Another possibility is that this bug is linked to the software makeover that Voyager 1 benefited from in October 2023, shortly before the glitch. NASA anticipated that this would be a risky operation. Even though this update seemed to go well, it’s not impossible that it played a role.

In any case, the team is no longer able to communicate with Voyager 1 at all. The probe just emits a continuous signal which shows that it is still technically alive. But she has stopped responding to requests and remains entirely catatonic. A bit like a human in a coma whose pulse can be taken, but who can no longer communicate.

A technological dinosaur

The problem is that it’s not going to be easy to understand all the nuances of the fault. Indeed, Voyager 1 and its sister Voyager 2 were launched in 1977; on-board computers were therefore designed more than five decades ago. Suffice to say that people who still master all the technical details are not rushing to the gate. “ I don’t want to be gloomy, but a lot of the people who designed Voyager are now deceased. », Regrets Dodd in his interview with Ars Technica.

To hope to remedy the problem, we must therefore re-appropriate all the details of the design based on extremely dated documentation, and based on techniques which are no longer at all current. A painstaking job for the handful of specialists who continue to watch over the machine. “ We have a reasonable amount of documentation, but most of it only exists in paper format, so you have to do some archaeological digging to find this information. »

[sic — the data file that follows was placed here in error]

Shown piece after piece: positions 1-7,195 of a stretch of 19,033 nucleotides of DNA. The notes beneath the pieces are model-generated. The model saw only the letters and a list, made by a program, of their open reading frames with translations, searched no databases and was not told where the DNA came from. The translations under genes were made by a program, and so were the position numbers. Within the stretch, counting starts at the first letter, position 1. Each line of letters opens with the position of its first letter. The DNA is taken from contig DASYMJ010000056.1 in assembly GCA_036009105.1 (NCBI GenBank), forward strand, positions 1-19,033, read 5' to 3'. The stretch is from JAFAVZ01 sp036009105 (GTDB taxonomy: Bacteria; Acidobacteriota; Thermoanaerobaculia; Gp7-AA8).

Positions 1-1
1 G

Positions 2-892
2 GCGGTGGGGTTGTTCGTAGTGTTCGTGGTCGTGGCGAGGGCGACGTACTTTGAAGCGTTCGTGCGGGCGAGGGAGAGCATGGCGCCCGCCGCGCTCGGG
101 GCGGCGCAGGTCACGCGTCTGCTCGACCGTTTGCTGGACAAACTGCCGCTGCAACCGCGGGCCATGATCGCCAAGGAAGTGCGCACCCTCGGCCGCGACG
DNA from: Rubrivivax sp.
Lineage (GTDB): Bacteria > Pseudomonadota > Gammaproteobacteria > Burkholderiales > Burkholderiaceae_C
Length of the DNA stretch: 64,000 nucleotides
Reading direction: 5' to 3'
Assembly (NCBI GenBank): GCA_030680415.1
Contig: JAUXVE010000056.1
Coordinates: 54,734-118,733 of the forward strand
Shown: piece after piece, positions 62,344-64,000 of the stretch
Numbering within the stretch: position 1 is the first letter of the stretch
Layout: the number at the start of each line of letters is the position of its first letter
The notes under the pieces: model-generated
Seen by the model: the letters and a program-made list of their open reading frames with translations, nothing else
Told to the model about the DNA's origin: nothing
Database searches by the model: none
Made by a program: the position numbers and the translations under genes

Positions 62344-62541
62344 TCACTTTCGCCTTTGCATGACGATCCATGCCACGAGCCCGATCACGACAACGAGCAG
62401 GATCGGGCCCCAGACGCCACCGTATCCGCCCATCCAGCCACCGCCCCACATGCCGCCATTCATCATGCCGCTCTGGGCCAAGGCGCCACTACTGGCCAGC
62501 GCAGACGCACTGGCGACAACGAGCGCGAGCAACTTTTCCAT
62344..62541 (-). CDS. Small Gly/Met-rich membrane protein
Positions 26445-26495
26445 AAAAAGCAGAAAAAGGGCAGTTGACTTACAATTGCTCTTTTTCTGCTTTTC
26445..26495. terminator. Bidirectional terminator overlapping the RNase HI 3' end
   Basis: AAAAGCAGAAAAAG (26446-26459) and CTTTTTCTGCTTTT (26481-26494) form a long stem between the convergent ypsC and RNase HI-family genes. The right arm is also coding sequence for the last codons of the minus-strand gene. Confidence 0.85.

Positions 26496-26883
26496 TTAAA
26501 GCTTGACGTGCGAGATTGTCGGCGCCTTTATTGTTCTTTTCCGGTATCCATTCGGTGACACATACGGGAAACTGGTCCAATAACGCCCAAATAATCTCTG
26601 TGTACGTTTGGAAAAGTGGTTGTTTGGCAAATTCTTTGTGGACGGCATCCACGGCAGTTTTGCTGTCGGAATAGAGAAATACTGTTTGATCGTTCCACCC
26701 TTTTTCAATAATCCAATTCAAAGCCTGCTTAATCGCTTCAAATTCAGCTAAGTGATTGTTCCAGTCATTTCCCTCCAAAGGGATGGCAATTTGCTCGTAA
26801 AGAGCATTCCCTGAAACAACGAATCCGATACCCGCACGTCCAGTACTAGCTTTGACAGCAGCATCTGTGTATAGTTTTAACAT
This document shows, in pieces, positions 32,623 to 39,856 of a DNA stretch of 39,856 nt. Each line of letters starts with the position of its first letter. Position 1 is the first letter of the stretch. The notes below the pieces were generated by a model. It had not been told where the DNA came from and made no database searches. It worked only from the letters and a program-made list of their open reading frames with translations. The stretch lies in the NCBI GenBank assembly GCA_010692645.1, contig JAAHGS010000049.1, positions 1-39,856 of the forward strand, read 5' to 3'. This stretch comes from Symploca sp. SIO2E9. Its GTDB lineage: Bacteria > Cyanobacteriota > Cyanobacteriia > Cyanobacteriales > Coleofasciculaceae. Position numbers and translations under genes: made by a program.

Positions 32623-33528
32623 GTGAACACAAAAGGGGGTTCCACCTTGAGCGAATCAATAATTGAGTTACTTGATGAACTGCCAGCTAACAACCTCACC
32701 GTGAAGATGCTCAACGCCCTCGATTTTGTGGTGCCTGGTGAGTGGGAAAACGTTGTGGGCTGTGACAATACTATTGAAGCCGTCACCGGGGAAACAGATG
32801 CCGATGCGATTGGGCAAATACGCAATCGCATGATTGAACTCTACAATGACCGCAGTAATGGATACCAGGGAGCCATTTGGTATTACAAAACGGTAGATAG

More than ever, Voyager 1 is beginning to feel scorched. We suspect that bad news will eventually come in the relatively near future. As early as June 2022, NASA troops had already warned that the Voyagers were at the end of their run, since the plutonium reactors in the canonical age were beginning to fail.

Everyone knows full well that this machine has already far exceeded its life expectancy. Originally, the mission was only supposed to last… four years! “ We’re already ten times over the warranty on these damn machines », whispered physicist Ralph McNutt in 2022. A bit like Ingenuity, the formidable little Martian helicopter which left us recently after a wonderful epic journey – but on an even larger scale.

A very important epic for the collective imagination

But it is not only for this exceptional longevity that the Voyagers probes are exceptional. For example, we owe them several major discoveries on Saturn and Jupiter, the two gas giants of our solar system. But above all, they literally pushed the limits of observable space. Indeed, they have ventured further from Earth than any other human machine.